Snoqualmie Stewardship: The Snoqualmie Valley Stewardship Handbook

The Snoqualmie Valley Stewardship Handbook is a resource for people that live and visit the Snoqualmie Valley. It provides solutions to local issues and the actions people can take to improve the Snoqualmie River Watershed. It is based on a collaborative effort and an understanding the we all can keep the Valley pristine. We appreciate the opportunity to share this tool with you and hope you find it helpful, as a steward to the land and water that sustains us.  

From its headwaters in the Cascade Mountains to the confluence of the Snohomish River and on into the Salish Sea the Snoqualmie River is the majestic provider of habitat and sustenance, as it breathes life into all it encounters. For time immemorial the Snoqualmie Indian Tribe (sdukʷalbixʷ) has lived and cared for this river and its surrounding lands. We acknowledge this throughout this handbook and with all of our actions associated with the land and water of this area.   .  

Today, the ever-growing population, industry, extraction, production wear on this once pristine river and the territory it flows through. Our first step in rectifying this is to recognize the impacts and threats to healthy ecosystems, salmon, orca, and people. The salmon need a clean and healthy river to survive. Orca need healthy salmon to survive, and we need both healthy salmon and orca to survive. It’s going to take hard work, but we at Stewardship Partners are up for the challenge, and we hope you are too, and that this Handbook provides you the knowledge and tools to take action. 

Just like the river making its way to the sea, we are on a journey to heal the river and its riparian habitat in a way that’s conducive to all. All efforts to recover the Snoqualmie will require collaboration, patience and hard work but by working together, we can achieve a much more sustainable environment for this current generation as well as for generations to come. Let’s do this. For the River. For the Orca. For the salmon. For the people.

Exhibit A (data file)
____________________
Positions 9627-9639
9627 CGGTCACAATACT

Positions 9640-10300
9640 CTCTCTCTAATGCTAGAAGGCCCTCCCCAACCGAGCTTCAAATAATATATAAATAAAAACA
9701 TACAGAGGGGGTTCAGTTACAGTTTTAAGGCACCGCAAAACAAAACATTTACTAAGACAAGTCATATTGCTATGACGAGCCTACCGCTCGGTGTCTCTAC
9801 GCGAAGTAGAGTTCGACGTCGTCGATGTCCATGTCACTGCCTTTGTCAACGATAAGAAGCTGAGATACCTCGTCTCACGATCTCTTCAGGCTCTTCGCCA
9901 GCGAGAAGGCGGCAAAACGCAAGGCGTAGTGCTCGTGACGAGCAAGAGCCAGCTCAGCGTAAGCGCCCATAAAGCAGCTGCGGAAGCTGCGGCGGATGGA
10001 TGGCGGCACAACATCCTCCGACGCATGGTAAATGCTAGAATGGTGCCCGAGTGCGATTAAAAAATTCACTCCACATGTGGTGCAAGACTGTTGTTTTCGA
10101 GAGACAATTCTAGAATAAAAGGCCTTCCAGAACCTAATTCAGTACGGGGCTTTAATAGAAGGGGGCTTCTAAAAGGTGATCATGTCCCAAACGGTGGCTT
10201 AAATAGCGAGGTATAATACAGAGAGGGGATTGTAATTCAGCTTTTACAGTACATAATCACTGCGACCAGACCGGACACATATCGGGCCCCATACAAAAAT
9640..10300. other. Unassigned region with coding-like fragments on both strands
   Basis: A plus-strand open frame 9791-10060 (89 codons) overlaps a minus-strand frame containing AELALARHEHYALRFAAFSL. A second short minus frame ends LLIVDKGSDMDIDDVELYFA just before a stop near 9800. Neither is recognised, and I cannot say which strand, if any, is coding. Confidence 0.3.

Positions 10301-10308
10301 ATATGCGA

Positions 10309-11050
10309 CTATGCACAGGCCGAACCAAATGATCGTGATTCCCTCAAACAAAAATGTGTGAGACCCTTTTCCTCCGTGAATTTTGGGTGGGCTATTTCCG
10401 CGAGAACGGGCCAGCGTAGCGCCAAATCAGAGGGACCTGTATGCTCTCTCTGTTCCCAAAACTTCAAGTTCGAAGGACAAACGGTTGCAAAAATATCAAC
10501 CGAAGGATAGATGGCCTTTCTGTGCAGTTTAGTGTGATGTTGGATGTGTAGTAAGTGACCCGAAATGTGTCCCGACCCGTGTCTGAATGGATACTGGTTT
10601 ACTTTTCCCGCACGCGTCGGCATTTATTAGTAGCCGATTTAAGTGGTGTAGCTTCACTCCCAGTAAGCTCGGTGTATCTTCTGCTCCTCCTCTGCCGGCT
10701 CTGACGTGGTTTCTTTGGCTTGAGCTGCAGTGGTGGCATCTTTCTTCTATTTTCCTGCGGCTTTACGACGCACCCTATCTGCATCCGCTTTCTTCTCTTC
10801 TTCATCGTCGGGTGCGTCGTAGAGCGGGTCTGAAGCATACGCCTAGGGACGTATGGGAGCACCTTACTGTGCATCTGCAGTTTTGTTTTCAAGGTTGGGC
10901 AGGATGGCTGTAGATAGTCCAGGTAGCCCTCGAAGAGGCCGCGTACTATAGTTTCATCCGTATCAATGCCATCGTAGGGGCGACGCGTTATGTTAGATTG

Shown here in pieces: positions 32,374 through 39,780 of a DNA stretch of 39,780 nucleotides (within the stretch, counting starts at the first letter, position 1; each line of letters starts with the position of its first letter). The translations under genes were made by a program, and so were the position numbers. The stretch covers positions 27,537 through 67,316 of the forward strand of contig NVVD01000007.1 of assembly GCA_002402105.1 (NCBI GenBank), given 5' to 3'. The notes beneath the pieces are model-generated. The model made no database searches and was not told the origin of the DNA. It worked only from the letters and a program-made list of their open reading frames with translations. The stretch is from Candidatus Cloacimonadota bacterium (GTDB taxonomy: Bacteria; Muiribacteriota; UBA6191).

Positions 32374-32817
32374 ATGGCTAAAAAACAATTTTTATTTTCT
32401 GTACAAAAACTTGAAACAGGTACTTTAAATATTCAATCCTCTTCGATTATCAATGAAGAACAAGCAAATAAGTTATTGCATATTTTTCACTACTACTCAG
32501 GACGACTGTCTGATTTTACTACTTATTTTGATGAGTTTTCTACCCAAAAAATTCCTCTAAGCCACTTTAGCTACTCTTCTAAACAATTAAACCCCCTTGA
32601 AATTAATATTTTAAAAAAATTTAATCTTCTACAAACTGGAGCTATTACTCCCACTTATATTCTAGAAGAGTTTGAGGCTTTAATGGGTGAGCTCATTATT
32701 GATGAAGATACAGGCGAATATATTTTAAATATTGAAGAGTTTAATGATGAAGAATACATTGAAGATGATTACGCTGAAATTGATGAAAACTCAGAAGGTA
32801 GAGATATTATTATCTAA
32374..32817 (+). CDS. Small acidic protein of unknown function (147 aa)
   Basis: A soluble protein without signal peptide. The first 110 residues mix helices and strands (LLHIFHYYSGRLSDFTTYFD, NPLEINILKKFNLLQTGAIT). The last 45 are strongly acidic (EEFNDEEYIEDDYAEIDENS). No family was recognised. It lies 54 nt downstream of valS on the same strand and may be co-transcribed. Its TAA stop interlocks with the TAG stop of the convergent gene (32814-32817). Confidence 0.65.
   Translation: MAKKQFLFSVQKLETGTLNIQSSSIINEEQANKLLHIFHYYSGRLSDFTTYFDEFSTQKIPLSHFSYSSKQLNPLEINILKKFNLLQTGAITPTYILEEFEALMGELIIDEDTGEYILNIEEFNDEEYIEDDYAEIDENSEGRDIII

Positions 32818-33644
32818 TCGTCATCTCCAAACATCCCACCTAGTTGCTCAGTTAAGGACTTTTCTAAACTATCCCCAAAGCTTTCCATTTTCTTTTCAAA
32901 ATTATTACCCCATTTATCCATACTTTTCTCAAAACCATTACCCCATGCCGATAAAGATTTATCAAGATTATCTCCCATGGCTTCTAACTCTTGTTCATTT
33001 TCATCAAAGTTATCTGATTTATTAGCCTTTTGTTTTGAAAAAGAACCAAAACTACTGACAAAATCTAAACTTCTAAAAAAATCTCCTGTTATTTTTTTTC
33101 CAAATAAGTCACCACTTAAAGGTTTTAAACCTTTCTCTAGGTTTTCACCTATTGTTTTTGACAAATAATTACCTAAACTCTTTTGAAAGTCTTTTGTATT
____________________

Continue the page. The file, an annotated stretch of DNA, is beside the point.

The Snoqualmie Valley Stewardship Handbook was made possible by Bullitt Foundation, King County, Patagonia, and a host of volunteers.   

Award-winning Gamble Sands is a remarkable golf course resort with particular attention to land and water stewardship

In the heart of North Central Washington lies the award-winning Gamble Sands golf resort. This spectacular golf getaway offers a links style experience while maintaining particular attention to land and water stewardship. A sophisticated blend of great golf and environmentally conscious design is what  I found most remarkable.

A beautifully designed golf course weaved into the natural wild surroundings, Gamble Sands has established itself as the premier golf resort and destination in Washington State. The Gebbers family owns the resort and are well-known farmers and apple orchardists in the area, with operations based in Brewster.  The property has two golf courses, lodging, pro shop, and a charming rustic clubhouse, Danny Boy Bar and Grill.